Evolution of Investigating Informed Assent Discussions about CPR in Seriously Ill Patients

Renee D. Stapleton*, Dee W. Ford, Katherine R. Sterba, Nandita R. Nadig, Steven Ades, Anthony L. Back, Shannon S. Carson, Katharine L. Cheung, Janet Ely, Erin K. Kross, Robert C. Macauley, Jennifer M. Maguire, Theodore W. Marcy, Jennifer J. McEntee, Prema R. Menon, Amanda Overstreet, Christine S. Ritchie, Blair Wendlandt, Sara S. Ardren, Michael BalassoneStephanie Burns, Summer Choudhury, Sandra Diehl, Ellen McCown, Elizabeth L. Nielsen, Sudiptho R. Paul, Colleen Rice, Katherine K. Taylor, Ruth A. Engelberg

*Corresponding author for this work

Research output: Contribution to journalArticlepeer-review

1 Scopus citations


Context: Outcomes after cardiopulmonary resuscitation (CPR) remain poor. We have spent 10 years investigating an “informed assent” (IA) approach to discussing CPR with chronically ill patients/families. IA is a discussion framework whereby patients extremely unlikely to benefit from CPR are informed that unless they disagree, CPR will not be performed because it will not help achieve their goals, thus removing the burden of decision-making from the patient/family, while they retain an opportunity to disagree. Objectives: Determine the acceptability and efficacy of IA discussions about CPR with older chronically ill patients/families. Methods: This multi-site research occurred in three stages. Stage I determined acceptability of the intervention through focus groups of patients with advanced COPD or malignancy, family members, and physicians. Stage II was an ambulatory pilot randomized controlled trial (RCT) of the IA discussion. Stage III is an ongoing phase 2 RCT of IA versus attention control in in patients with advanced chronic illness. Results: Our qualitative work found the IA approach was acceptable to most patients, families, and physicians. The pilot RCT demonstrated feasibility and showed an increase in participants in the intervention group changing from “full code” to “do not resuscitate” within two weeks after the intervention. However, Stages I and II found that IA is best suited to inpatients. Our phase 2 RCT in older hospitalized seriously ill patients is ongoing; results are pending. Conclusions: IA is a feasible and reasonable approach to CPR discussions in selected patient populations.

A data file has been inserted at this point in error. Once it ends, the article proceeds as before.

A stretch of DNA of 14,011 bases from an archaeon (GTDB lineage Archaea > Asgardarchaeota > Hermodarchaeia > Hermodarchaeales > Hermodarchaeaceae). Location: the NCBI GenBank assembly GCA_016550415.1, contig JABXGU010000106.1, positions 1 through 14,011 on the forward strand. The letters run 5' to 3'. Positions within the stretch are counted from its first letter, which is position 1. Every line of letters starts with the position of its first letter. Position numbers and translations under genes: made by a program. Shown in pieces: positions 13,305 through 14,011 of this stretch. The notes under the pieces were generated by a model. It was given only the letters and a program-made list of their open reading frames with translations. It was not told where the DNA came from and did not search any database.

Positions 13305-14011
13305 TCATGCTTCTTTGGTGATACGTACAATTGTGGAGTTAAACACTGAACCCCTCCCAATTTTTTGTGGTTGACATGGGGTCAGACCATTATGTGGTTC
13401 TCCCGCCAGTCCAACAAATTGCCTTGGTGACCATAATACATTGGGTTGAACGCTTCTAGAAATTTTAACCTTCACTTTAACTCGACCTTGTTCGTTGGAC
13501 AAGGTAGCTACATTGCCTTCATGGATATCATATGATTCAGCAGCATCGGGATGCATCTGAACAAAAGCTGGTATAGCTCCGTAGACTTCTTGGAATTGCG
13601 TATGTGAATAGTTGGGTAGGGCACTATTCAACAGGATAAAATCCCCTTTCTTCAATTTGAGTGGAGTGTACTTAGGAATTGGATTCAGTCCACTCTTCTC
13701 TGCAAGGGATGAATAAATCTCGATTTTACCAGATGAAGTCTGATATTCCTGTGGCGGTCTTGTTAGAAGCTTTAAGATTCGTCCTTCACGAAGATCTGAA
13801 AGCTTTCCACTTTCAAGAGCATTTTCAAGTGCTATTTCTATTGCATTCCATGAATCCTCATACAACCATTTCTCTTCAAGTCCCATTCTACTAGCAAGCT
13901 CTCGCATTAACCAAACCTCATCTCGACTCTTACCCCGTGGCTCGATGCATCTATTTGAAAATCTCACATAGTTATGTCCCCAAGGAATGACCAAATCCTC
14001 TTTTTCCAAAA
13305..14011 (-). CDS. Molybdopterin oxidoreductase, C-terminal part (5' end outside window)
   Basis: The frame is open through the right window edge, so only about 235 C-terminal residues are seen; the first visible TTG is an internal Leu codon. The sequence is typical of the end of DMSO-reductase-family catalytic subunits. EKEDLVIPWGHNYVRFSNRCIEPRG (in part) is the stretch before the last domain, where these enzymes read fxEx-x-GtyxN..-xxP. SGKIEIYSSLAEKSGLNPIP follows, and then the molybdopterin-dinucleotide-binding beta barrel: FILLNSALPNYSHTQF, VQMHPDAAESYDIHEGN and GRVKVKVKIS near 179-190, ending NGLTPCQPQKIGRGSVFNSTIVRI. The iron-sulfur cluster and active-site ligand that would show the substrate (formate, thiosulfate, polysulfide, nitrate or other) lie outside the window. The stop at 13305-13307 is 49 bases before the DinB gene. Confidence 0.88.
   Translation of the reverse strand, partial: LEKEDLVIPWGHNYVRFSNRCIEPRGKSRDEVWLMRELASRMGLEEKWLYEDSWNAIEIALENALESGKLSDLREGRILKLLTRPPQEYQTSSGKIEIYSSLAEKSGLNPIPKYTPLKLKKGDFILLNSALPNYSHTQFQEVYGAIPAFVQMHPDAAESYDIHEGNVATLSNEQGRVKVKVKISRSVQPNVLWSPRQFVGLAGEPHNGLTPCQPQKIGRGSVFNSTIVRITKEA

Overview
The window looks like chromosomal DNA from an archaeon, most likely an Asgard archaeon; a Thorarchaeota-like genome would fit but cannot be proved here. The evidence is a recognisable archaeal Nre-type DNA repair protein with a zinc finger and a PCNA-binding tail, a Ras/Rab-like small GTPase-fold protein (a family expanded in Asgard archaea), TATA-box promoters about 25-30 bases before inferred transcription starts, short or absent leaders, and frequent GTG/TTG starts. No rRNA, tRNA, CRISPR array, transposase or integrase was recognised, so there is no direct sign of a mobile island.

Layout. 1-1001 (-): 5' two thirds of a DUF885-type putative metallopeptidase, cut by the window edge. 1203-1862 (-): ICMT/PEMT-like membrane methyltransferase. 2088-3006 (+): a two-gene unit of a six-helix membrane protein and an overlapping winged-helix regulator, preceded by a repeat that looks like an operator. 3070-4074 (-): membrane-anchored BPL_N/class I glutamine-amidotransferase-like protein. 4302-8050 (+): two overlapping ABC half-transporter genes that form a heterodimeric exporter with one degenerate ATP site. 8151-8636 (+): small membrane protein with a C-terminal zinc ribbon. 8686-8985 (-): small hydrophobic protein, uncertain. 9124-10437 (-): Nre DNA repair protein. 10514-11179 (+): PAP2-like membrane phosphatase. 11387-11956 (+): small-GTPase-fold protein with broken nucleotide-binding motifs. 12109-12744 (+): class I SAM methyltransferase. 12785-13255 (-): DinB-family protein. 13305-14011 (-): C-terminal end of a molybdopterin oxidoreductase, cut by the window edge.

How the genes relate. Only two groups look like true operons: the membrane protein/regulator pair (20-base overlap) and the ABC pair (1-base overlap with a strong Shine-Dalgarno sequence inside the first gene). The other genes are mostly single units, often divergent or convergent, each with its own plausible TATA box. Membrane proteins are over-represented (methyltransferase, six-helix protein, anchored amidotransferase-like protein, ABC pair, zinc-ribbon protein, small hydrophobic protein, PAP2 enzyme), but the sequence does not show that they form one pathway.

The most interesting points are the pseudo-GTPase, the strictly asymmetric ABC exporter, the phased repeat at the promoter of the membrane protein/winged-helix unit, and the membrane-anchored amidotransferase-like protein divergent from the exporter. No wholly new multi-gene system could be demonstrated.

Original languageEnglish (US)
Pages (from-to)e621-e632
JournalJournal of Pain and Symptom Management
Issue number6
StatePublished - Jun 2022


  • Code status
  • cardiopulmonary resuscitation
  • communication
  • end-of-life
  • seriously ill patients

ASJC Scopus subject areas

  • Clinical Neurology
  • Anesthesiology and Pain Medicine
  • General Nursing


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